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time than most economies do >> back at scott's question, because the guy from the port of long beach had an astonishing number and before i say what that number, i want to put it in context of a bevy of chinese numbers nobody believes. so here's a guy from the private sector essentially coming forward and saying, i got a number and that number is a 10% decline in shipments to china. now, we could go crazy here and say is the economy contracting in china? >> can i ver, if i 10% decline in ex-sports to china or ex-sports in general coming out of -- >> yes. >> i thought he said exports to china? >> i hit him on that in the green room, it was 10% -- >> to china. >> to china. >> why wouldn't i think that's what's happening in the chinese economy? >> again what is the chinese economy? >> who knows. >> got to figure out what you're looking a i like to break chinese economy commune two pieces, the old economy, which is more the industrial
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export-led assembly and procession and then the new economy, which is more services and consumer led. if the imf's analysis is right, the new economy is now growing slightly more rapidly than the old economy, but the old economy is fall investigate sharply. and i suspect that's what -- >> is it possible that chinese economies actually contracting? >> i don't think so. no. >> what's the number then? >> they publish 7. everybody says the number is half that. the people who say that don't really have a shred of evidence to base that on. >> look at things like new electricity demand. >> electricity demand. >> people i have talked to don't usually have nothing to base it on but -- >> again, becky, they are using numbers that are much more aligned with this old industrial economy, which is contracting. the services piece, which is now at 48%, possibly as high as 50%, is growing much more rapidly and contributing much more to gdp. that's the infrastructure of a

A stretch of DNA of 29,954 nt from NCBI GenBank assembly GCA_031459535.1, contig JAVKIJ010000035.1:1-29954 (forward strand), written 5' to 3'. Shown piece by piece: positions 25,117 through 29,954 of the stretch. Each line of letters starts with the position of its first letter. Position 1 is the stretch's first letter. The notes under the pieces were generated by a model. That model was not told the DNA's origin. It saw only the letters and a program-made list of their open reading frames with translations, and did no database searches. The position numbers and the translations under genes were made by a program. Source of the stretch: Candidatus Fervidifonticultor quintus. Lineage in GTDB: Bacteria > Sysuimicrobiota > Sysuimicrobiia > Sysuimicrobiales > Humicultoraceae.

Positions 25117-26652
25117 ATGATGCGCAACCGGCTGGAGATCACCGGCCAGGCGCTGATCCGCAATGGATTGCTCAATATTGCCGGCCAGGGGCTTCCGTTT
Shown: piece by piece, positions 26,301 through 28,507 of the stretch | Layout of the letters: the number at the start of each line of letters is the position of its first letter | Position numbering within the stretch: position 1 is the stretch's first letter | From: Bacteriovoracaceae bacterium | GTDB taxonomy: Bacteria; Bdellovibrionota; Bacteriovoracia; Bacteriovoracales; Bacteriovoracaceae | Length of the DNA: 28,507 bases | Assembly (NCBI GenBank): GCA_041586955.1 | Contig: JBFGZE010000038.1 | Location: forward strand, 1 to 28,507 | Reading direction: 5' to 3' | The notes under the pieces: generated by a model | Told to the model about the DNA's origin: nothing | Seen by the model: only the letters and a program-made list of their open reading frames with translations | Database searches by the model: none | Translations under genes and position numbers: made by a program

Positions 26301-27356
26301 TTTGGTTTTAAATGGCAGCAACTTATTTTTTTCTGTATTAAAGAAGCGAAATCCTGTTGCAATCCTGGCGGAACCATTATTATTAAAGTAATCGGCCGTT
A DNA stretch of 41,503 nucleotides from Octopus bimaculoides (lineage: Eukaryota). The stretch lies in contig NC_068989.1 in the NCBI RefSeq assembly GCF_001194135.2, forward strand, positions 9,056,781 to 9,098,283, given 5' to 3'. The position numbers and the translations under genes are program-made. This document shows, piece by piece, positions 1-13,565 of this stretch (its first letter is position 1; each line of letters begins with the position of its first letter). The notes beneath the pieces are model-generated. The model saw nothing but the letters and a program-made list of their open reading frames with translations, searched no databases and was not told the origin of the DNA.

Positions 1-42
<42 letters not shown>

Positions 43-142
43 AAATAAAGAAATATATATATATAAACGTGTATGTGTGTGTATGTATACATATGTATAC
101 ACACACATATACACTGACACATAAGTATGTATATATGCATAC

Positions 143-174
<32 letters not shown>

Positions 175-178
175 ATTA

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new consumer. >> in steve's defense, i will add, the economy changed, the government fiscal agencies are really slow in catching up, we in america are really good at measuring our economy for 1952. we are like, i don't know -- >> a good year. >> you complained about this with our own productivity numbers. >> we are maybe, in some cases, five or ten years behind measuring the economy as it is now. so, that's fair point. >> even if china is not contracting, right, considering where growth has been and where the world order has been by virtue of where china's economy has gone, if growth is not 7, stay is 3 1/2 or 4, isn't the impact the same, it feels the same if it was contracting? that's massive -- massive slow down? >> a good point, scott. i mean, china the last decade has contributed about twice as much to global growth as the so-called advanced economies have as a group. so the world has relied on china
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its major engine and global growth. even a slow down this year, the imf again, using their numbers, says that china's going to contribute a little bit more, not as much as it has in the past, than the advanced economies. if you want to cut that number in half, then the world economy, especially the splip chain to china, the resource economies, australia, canada, russia. they are in trouble. >> why the stock market session hib big the the turbulence that it is, because we can't figure out what real global growth is going to be, thus we don't know were stocks should trade. >> i get that but to the extent that stock markets around the world, and in this country, on a given day factor in the china crash landing scenario, i think those fears are vastly overblown and the markets are going to figure out that china has slowed, but it is not going in for a crash landing and that will present, i think, an opportunity for shares to re-evaluate the china threat.